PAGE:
I feel like ramen is a very sensitive subject and people get super opinionated about what’s “authentic” and “good.” But despite all of that, I’m going to give my controversial opinion – Ramenwell’s Signature Pork Ramen (left) is one of the best bowls in town. Is it the most authentic? Probably not. But it has the thickest, richest tonkotsu broth I’ve ever had, so if you’re just looking for a filling, totally satisfying experience, I can’t recommend this place enough. If, on the other hand, you’re more of a lighter, shoyu ramen kind of person, this probably isn’t for you. I’d still give it a shot, though!
If you want a more elevated Asian food experience in San Francisco, but still want to keep it modern and trendy, Kaiyō is a must! They blend Peruvian and Asian influences together to create dishes that are truly one of a kind. They’re also opening a rooftop bar down near the Giants ballpark, so be sure to check that out as well!
This is not your traditional udon joint! Sure, they have niku udon, beef or vegetable curry udon, and a couple other traditional bowls, but what really makes them shine is their creative specials. In the past, they’ve done things like creamy kabocha broth and clam chowder udon, both of which were super tasty and they continue to innovate year over year. Plus the owners are some of the nicest people around.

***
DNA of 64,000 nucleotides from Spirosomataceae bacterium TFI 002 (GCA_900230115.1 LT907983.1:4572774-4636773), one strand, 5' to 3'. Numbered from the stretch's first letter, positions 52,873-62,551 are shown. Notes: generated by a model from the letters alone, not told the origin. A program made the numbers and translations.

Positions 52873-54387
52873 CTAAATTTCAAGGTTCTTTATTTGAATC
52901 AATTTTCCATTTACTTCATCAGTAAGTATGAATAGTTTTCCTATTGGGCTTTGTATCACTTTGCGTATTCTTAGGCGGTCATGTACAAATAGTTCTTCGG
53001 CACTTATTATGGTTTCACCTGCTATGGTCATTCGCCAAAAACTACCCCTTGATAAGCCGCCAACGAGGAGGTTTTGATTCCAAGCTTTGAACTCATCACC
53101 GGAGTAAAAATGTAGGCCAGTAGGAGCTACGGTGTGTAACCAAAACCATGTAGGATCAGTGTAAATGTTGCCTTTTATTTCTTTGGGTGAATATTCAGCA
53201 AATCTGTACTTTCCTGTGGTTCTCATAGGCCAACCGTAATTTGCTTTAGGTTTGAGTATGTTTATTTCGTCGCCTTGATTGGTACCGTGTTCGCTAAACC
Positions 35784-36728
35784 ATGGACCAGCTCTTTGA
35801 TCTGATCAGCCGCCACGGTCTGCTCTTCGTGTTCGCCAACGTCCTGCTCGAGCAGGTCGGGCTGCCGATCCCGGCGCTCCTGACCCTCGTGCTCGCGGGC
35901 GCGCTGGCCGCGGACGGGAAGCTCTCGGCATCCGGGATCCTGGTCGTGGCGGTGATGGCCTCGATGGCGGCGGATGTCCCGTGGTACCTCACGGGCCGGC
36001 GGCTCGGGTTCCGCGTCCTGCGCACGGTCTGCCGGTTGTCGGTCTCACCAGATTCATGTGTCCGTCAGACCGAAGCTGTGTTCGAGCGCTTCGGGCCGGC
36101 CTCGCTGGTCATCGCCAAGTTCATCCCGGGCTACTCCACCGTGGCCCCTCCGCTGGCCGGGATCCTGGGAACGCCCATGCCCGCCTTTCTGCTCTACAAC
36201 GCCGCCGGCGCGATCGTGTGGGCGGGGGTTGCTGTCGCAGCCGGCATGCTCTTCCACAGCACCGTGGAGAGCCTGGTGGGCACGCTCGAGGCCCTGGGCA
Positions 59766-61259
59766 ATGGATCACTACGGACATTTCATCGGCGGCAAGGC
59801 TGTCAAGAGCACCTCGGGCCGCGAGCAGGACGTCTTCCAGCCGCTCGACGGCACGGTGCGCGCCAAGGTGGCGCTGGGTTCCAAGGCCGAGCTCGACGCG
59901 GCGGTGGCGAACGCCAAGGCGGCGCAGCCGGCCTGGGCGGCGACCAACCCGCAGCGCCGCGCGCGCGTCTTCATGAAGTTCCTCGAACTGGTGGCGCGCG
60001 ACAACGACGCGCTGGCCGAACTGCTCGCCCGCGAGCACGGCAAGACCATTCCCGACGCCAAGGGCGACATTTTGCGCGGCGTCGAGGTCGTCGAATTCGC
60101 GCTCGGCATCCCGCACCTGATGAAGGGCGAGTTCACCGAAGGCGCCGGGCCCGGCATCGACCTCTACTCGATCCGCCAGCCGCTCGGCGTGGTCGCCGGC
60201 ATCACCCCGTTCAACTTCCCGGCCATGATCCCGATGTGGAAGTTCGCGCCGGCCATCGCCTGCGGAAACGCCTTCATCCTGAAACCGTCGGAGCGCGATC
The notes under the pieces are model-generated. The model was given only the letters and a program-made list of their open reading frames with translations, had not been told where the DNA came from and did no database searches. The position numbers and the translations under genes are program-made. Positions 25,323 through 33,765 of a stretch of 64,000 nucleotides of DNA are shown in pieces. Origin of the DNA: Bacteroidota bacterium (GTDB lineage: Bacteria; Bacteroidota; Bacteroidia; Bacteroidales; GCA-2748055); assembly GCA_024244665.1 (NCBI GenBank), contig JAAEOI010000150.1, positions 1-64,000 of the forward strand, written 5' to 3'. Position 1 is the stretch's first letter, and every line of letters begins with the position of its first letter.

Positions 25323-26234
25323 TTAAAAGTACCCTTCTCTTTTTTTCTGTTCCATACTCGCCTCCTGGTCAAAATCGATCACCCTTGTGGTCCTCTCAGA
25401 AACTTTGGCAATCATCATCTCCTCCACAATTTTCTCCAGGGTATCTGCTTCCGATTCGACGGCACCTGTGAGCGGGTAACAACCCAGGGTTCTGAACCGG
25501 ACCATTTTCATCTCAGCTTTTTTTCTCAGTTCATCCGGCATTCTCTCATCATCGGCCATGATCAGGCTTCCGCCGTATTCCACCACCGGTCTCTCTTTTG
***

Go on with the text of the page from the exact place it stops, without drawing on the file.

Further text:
16. San Tung
This is another SF classic and needs to be recognized on a list of the best Asian food in San Francisco. Everything I’ve had here has been delicious, but most people come here for one thing – their dry fried chicken wings! The price has gone up fairly significantly over the last several years, but the crowds haven’t thinned at all, which says all you need to know about how good these wings are.
Garlic noodles are the name of the game here! Their pho is also tasty, as are their Imperial Rolls, but my order literally every time I go is for their Five Spice Chicken Garlic Noodles. The chicken is always moist, skin on, with tons of flavor, and the garlic noodles are to die for.
Whereas Ramenwell is my favorite bowl of ramen in the city, Marufuku is the best (in my opinion) spot for more traditional ramen. I’m talking katamen (hard noodles) and the usual thickness and flavor for each type of broth. They also have awesome chicken karaage.